Bulgaria and Romania Join the European Union
On 1 January 2007, Romania and Bulgaria became the EU's newest members and Slovenia adopted the euro.
In June 2009 the 2009 elections which later led to a renewal of Barroso's Commission Presidency and in July of that year Iceland formally applied for EU membership. On 1 December 2009 the Lisbon Treaty came into force after a protracted and controversial birth. This reformed many aspects of the EU but in particular created a permanent President of the European Council, the first of which is Herman van Rompuy, and a strengthened High Representative, Catherine Ashton.
Romania was the first country of Central and Eastern Europe to have official relations with the European Community. In 1974, a treaty included Romania in the Community's Generalized System of Preferences. Since the Romanian Revolution of 1989, European Union (EU) membership has been the main goal of every Romanian Government and practically every political party in Romania. Romania signed its Europe Agreement in 1993 and submitted its official application for membership in the EU in 1995, the third of the post-Cold War Eastern European countries to do so after Hungary and Poland. Along with its official EU application, Romania submitted the “Snagov Declaration”, signed by all fourteen major political parties declaring their full support for EU membership.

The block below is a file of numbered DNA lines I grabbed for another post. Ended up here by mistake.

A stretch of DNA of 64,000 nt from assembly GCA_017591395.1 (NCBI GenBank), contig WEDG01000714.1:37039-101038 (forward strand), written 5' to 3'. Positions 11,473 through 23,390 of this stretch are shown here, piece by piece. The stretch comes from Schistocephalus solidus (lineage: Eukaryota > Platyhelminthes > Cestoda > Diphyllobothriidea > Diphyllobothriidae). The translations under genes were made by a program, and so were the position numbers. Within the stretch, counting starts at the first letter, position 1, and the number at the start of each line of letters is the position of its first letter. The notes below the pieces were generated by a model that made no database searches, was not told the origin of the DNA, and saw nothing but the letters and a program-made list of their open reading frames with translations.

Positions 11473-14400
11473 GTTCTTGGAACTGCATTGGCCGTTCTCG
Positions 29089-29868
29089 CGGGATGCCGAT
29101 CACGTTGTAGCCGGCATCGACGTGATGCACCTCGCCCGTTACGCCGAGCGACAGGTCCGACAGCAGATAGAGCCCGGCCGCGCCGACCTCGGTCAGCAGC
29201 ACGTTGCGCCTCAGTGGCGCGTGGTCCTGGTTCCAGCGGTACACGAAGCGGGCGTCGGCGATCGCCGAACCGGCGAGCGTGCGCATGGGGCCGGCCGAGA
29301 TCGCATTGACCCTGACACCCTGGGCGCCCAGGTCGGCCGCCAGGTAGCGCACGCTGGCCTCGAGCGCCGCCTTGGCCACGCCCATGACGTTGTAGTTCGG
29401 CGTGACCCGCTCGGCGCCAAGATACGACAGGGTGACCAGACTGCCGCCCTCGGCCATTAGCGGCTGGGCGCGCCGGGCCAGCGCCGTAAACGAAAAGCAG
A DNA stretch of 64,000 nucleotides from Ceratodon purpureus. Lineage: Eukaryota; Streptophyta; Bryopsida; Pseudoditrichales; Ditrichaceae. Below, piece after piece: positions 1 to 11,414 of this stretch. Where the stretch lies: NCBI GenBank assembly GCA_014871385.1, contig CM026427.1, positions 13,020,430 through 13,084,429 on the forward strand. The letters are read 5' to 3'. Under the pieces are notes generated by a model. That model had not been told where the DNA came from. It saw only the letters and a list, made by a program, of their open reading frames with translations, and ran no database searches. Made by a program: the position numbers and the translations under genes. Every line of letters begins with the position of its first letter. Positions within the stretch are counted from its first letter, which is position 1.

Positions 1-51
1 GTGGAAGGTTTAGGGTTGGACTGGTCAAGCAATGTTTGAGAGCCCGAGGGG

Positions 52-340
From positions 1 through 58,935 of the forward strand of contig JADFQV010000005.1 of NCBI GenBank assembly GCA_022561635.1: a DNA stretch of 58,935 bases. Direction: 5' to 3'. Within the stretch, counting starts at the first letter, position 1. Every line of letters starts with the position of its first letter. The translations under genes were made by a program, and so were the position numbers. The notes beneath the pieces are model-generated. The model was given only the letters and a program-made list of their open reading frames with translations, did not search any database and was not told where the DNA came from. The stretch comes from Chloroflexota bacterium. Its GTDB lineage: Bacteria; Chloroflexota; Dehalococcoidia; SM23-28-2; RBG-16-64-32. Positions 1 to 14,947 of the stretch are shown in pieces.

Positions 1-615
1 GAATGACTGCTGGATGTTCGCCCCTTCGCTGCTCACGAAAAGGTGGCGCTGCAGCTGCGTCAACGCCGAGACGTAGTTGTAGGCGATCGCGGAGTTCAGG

Enlargement of the European Union is the process of expanding the European Union (EU) through the accession of new member states. This process began with the Inner Six, who founded the European Coal and Steel Community (the EU's predecessor) in 1952. Since then, the EU's membership has grown to twenty-seven with the most recent expansion to Bulgaria and Romania in 2007.
Currently, accession negotiations are under way with several states. The process of enlargement is sometimes referred to as European integration. However, this term is also used to refer to the intensification of co-operation between EU member states as national governments allow for the gradual harmonisation of national laws.
To join the European Union, a state needs to fulfil economic and political conditions called the Copenhagen criteria (after the Copenhagen summit in June 1993), which require a stable democratic government that respects the rule of law, and its corresponding freedoms and institutions. According to the Maastricht Treaty, each current member state and the European Parliament must agree to any enlargement.